For years, my eldest son has happily played with his Duplo bricks. We have whiled away many hours building towers, farms, boats, all manner of things. But a few months ago, he became disgruntled with them. There were several contributing factors. Having a little brother playing with them too, having a little brother destroying them, and quite frankly, they just didn’t do what his imagination wanted them to do.
So we moved on with some small packs aimed at 5-7 year olds. These packs came free with a newspaper that his grandparents buy in the UK. There were little pieces, so the first rule set was that they were only to be played with at the kitchen table, where his brother couldn’t reach them. The rule was agreeable to everyone but the little brother in question.
Turns out that for a young four year old who turns five this coming September, the 5-7 age range worked very well. The first half dozen kits were done with some very hands-on help from his dad, but after that he just went with it.
He finds the instructions easy to follow, only has trouble with some of the more peculiar pieces, and thoroughly enjoys the construction process. The second rule we set was that he has to put the pieces together according to the instructions the first time around, and after that he can do what he wants with the pieces. This rule is also one he follows willingly, so we build everything per the instructions, and then he disassembles the kit to come up with his own ideas. He heavily favors cars and rocket ships in his own designs.
Some of the packets we have are for ages 6-12, but there seems to be no difference in difficulty level between the five and six year starting line. So when he finally got to visit the Lego aisle at Toys R Us, we focused mainly on the small six-year-old packs such as Lego Creator 31014 Power Digger and Lego Creator 31015 Emerald Express. Ultimately he chose Lego Creator 31013 Red Thunder which is a pack of three. And again he had no difficulty.
But, oh, he longed for that display Coast Guard helicopter.
When we took him to the Legoland Discovery Center which recently opened in Boston, we agreed that we were going to let him purchase a bigger pack this time. He had proved his mettle and earned it. But once in the store, I felt intimidated by the size of the packs, and the quantity of pieces. I felt certain that my boy would have the skill set for such a piece, but at four years old would lack the patience required for something bigger. So I steered him towards Lego’s new line of mid range Lego kits.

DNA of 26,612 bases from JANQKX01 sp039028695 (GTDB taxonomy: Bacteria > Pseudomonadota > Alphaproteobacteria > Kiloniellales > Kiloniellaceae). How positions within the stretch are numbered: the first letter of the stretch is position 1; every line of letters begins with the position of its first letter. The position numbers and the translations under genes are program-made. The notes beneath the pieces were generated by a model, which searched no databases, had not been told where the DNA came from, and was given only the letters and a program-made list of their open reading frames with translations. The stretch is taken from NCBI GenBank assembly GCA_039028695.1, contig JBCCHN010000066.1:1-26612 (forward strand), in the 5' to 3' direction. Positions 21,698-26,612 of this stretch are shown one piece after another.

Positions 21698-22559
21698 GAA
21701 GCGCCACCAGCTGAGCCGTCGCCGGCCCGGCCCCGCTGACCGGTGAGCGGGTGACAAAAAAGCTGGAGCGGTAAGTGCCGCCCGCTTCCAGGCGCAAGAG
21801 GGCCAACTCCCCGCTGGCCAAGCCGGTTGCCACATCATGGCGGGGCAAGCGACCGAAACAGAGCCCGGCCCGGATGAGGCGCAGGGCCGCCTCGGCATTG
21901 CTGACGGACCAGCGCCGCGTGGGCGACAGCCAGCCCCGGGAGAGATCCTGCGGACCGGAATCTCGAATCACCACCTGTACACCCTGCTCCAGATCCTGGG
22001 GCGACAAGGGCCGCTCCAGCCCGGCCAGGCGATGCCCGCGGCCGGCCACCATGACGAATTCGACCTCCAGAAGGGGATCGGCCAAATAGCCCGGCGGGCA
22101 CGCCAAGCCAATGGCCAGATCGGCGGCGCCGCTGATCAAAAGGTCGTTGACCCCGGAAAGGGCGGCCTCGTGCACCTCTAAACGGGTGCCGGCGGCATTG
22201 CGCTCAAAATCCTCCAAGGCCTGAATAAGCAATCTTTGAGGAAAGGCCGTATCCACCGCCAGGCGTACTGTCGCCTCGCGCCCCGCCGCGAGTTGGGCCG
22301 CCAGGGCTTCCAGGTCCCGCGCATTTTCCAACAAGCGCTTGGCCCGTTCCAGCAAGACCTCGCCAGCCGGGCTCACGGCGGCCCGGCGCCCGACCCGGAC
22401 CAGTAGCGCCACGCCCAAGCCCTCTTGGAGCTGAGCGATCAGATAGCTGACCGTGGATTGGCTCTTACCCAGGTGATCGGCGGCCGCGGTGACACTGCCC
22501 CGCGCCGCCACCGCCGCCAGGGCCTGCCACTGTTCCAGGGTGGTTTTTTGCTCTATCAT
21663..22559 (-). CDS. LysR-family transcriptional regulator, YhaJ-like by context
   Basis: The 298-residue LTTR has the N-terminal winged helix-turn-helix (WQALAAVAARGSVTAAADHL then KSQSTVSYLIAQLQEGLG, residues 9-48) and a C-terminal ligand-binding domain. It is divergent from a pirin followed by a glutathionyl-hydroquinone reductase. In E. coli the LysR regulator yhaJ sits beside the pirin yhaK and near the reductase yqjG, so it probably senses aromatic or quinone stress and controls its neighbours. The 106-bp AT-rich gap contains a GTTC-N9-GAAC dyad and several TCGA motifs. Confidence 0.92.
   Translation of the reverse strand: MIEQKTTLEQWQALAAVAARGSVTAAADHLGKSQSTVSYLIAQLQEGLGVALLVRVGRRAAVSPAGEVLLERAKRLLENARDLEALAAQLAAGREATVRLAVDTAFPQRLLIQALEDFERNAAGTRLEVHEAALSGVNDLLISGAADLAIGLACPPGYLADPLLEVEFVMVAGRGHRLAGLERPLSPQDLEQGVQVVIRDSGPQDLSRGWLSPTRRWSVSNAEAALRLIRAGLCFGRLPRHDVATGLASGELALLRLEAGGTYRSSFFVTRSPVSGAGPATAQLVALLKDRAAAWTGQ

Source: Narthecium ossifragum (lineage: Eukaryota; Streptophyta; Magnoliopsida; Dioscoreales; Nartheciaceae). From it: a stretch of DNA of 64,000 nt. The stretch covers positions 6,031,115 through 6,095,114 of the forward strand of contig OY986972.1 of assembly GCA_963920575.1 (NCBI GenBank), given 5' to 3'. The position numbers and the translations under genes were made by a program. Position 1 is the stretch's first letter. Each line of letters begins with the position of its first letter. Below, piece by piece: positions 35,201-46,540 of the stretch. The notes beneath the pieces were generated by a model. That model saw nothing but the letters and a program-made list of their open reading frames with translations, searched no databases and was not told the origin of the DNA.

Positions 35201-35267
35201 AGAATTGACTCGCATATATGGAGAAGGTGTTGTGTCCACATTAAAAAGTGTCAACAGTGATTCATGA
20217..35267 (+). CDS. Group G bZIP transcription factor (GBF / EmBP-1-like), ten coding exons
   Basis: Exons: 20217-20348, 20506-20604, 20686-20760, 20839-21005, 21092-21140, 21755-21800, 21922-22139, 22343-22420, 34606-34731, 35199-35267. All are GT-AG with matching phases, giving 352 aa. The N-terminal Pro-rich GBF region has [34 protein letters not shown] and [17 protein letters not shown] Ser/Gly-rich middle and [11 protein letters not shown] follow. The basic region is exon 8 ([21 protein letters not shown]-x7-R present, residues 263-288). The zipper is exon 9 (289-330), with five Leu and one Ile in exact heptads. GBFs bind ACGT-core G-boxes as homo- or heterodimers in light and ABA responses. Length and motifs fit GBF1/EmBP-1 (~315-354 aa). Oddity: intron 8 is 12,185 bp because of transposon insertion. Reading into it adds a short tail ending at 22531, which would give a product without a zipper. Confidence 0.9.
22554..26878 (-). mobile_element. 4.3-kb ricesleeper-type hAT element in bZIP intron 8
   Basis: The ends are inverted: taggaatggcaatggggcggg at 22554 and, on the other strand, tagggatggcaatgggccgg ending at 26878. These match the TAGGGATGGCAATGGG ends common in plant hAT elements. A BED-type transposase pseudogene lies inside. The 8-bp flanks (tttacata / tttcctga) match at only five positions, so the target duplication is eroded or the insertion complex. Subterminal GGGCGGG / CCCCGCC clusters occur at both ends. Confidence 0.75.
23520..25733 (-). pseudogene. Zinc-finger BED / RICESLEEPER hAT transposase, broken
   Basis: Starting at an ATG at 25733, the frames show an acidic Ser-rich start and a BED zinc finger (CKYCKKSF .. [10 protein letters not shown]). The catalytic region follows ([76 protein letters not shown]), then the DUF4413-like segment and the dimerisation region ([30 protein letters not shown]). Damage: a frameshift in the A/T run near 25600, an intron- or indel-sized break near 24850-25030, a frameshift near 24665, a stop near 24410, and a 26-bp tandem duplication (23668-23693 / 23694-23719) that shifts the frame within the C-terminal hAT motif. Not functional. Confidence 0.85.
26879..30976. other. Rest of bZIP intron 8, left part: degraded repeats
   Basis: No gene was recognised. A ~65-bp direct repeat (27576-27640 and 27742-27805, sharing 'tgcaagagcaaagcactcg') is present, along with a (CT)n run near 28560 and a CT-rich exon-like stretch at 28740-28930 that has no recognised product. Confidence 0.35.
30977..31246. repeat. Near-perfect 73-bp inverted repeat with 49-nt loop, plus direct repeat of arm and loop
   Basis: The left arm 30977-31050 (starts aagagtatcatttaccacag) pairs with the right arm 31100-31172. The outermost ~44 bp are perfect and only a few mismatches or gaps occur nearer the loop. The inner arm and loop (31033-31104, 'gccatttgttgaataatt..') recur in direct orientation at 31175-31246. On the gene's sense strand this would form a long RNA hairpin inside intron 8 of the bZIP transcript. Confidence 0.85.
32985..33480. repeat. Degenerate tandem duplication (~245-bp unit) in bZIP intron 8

Intended to bridge the gap between Duplo and the more traditional Lego, the Lego Juniors line had intrigued me for a while, and I wondered if this might be what we were looking for. He zeroed in on a kit larger than his usual size, a Teenage Mutant Ninja Turtles kit*, and back home we went.
The clerk in the store explained that the difference between regular kits and the Juniors was in the instructions. The idea is that Lego Juniors instructions are easier to follow than the instructions provided with kits aimed at an older audience. I found this hard to believe, as my son had been following the instructions for a six year old exceptionally well. Putting together the kit was no problem; in fact it was easier than any of the smaller models he had previously constructed.
It was in the deconstruction and imagination aspect that we found the downside of this well meaning product from Lord Business.
What makes Lego Juniors so simple to construct, what makes the instructions so easy to follow, all boils down to the same thing: pre-connected pieces. The base for a car in the Juniors kit is not a collection of pieces; it is one solid piece. There are no angle plates, no bearing elements, there are no rims or tires. For my son, this was and still is extremely frustrating.